Anthony Fauci, director of the National Institute of Allergy and Infectious Diseases, speaks during a House Select Subcommittee on the Coronavirus Crisis hearing in Washington, D.C.
Erin Scot | Pool | Reuters
White House coronavirus advisor Dr. Anthony Fauci said Wednesday it’s “not uncommon” that AstraZeneca is holding up its coronavirus vaccine trial for a safety review, but the “serious adverse event” with one of the participants is unfortunate.
On Tuesday, AstraZeneca said it paused its phase three trial for a potential Covid-19 vaccine, called AZD1222, due to safety concerns. It’s unclear exactly what the concern is, but a person familiar with the matter told STAT News the hold is related to a “suspected serious adverse reaction” in a participant in the United Kingdom.
“This particular candidate from the AstraZeneca company had a serious adverse event, which means you put the rest of the enrollment of individual volunteers on hold until you can work out precisely what went on,” Fauci said in an interview with Gayle King on CBS This Morning. He added that the company would typically alert other sites of the trial to be on watch for similar adverse events “and then you proceed cautiously.”
He added that it’s “unfortunate” that an adverse reaction occurred at all, but said that putting the trial on hold and taking time to review the data is “one of the safety valves” that’s built into clinical trials.
“It’s not uncommon at all,” he said. He added that the adverse event could be unrelated to the vaccine and might have just occurred at the same time as the trial, “but you can’t presume that. You always make the presumption that it’s due directly to the actual vaccine or therapeutic.”
In a statement released Tuesday, AstraZeneca described the pause on its trial as a “routine action which has to happen whenever there is a potentially unexplained illness in one of the trials, while it is investigated, ensuring we maintain the integrity of the trials.” The company added that it is trying to expedite the review to “minimize any potential impact on the trial timeline.”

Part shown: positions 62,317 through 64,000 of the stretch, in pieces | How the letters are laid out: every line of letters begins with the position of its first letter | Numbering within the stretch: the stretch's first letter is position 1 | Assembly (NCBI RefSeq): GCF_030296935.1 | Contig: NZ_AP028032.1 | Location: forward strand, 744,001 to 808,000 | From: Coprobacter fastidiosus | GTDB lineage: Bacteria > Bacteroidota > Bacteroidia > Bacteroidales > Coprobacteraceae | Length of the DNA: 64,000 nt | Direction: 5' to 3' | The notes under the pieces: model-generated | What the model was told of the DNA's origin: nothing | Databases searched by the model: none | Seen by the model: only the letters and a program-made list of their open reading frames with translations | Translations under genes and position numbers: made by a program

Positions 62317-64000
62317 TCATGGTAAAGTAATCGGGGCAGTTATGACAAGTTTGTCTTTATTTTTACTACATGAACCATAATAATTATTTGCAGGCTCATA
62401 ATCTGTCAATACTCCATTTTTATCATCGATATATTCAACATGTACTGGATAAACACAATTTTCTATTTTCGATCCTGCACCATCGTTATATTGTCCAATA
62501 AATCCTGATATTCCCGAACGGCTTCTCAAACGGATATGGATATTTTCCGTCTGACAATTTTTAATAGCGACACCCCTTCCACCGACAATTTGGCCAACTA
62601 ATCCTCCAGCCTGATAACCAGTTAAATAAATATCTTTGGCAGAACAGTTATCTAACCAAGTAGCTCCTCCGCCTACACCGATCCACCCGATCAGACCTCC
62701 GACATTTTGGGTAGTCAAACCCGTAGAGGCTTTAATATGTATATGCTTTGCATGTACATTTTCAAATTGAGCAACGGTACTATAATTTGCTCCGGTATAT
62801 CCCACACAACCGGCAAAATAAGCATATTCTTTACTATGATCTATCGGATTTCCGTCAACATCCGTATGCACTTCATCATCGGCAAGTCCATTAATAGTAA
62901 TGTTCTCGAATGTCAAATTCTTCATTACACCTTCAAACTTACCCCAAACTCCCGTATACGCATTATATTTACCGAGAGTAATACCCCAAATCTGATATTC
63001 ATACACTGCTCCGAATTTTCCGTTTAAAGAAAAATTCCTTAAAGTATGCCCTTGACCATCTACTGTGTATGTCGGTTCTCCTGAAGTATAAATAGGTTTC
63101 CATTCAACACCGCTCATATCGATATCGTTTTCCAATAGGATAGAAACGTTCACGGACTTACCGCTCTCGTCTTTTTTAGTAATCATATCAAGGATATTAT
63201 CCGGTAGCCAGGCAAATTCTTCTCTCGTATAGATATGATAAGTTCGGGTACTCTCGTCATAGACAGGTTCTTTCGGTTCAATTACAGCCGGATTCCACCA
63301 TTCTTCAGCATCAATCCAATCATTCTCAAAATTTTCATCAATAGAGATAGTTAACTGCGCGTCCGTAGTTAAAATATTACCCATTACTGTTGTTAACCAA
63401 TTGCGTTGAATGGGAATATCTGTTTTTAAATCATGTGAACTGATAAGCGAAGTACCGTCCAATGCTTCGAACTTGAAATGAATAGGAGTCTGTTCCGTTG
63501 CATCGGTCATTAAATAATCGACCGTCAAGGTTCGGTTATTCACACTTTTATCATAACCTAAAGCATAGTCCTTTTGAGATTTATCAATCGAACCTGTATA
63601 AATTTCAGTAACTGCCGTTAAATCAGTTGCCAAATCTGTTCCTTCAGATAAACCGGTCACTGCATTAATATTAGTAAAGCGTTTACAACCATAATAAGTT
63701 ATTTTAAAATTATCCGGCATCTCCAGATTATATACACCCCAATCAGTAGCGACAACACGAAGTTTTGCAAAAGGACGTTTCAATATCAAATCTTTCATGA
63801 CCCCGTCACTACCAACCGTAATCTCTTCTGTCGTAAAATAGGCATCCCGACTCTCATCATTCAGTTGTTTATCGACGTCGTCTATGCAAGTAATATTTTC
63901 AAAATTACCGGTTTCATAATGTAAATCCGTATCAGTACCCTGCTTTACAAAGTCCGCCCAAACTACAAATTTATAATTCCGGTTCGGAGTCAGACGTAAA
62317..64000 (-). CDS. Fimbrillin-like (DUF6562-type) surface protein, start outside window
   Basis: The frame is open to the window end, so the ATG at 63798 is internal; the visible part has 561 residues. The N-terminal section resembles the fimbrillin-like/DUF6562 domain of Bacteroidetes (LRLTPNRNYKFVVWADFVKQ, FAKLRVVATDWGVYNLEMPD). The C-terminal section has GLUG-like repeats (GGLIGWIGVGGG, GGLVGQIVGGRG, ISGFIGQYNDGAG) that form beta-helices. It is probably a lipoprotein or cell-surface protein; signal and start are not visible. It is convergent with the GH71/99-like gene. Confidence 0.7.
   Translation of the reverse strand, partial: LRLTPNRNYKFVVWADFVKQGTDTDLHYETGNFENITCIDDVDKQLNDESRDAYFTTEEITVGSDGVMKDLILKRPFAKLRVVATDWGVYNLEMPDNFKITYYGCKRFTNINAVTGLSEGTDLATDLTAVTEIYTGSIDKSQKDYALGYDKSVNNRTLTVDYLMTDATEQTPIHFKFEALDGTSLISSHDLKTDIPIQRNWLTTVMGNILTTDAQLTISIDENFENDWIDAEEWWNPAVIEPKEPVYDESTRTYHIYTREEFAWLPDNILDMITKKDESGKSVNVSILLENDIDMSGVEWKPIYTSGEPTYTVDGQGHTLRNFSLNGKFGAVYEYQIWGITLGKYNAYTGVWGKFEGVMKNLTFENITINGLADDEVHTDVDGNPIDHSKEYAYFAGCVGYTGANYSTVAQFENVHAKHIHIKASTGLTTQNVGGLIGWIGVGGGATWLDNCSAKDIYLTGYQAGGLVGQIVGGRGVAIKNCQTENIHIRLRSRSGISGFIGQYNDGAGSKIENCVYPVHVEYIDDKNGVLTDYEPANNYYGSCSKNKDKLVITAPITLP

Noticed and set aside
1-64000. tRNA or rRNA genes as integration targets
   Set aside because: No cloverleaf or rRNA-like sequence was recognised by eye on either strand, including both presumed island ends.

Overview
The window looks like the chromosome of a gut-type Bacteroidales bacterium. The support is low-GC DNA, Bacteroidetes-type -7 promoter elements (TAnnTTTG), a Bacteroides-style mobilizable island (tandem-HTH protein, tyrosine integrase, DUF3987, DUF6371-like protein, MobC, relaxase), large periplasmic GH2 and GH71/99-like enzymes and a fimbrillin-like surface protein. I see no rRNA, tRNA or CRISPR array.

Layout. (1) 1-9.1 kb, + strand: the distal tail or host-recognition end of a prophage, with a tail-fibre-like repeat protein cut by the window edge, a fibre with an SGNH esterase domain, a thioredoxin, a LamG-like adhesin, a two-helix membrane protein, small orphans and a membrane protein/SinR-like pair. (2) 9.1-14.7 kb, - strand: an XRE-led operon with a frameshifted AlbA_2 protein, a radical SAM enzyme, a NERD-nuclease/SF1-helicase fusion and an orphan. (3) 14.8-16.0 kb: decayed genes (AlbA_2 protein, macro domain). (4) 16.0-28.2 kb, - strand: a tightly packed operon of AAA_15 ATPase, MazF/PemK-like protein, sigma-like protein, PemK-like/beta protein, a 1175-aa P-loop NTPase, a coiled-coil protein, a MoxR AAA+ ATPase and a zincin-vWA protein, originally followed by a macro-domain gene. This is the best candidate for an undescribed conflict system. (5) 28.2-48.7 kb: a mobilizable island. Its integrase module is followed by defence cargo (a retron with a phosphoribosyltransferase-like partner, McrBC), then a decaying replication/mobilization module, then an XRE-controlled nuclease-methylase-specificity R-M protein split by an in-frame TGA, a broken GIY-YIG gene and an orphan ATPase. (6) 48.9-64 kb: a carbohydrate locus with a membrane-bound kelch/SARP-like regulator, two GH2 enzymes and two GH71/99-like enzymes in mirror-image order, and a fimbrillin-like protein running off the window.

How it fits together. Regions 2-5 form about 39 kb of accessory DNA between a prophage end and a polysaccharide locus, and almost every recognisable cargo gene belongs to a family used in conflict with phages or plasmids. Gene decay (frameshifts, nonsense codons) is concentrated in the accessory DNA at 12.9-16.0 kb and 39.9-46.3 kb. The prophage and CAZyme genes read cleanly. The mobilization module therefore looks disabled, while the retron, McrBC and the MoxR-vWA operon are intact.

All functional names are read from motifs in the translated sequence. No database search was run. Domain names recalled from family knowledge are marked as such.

Former Food and Drug Administration Commissioner Dr. Scott Gottlieb, who sits on the board of competing vaccine developer Pfizer, said the pause on AstraZeneca’s trial is evidence that “the system works.”
“This is how the clinical trial process works and it worked here,” he said on CNBC’s “Squawk Box.” “I think we should never have had a doubt that the monitoring system that’s in place for clinical trials of this magnitude is independent and works.”
He added that AstraZeneca’s phase three trial is made up of about 10,000 participants, which is about a third of the size of other companies’ late-stage trials.
“So one case of a rare adverse event that could be associated with the vaccine is going to cause concern among regulators,” he said, adding that regulators and independent data safety monitoring boards will likely now comb through the data for signs of similar adverse events that might have been missed initially. He added that the delay in AstraZeneca’s trial enrollment will likely last for “at least days and maybe a couple of weeks.”
AstraZeneca, which licensed the vaccine from scientists at the University of Oxford, launched its phase three trial last month. It is one of at least three companies with late-stage trials underway, along with Pfizer and Moderna.
A vaccine is seen by some as key to ending the pandemic and slowing the spread of the coronavirus, which has so far infected at least 27.6 million people around the world and killed at least 898,200 people, according to data compiled by Johns Hopkins University.
The United States has invested more than $10 billion in six companies that are developing potential vaccines in order to secure doses. In May, the U.S. announced it would pay AstraZeneca $1.2 billion for at least 300 million doses of its potential vaccine.
The announcement that AstraZeneca would pause its trial came just one day after nine companies that are developing potential coronavirus vaccines, including AstraZeneca, publicly pledged to prioritize safety and uphold rigorous scientific standards in the rush to bring a vaccine to market.
The companies pledged to “always make the safety and well-being of vaccinated individuals our top priority.”
Disclosure: Scott Gottlieb is a CNBC contributor and is a member of the boards of Pfizer, genetic-testing start-up Tempus and biotech company Illumina. He also serves as co-chair of Norwegian Cruise Lines’ and Royal Caribbean’s “Healthy Sail Panel.”
Originally published on CNBC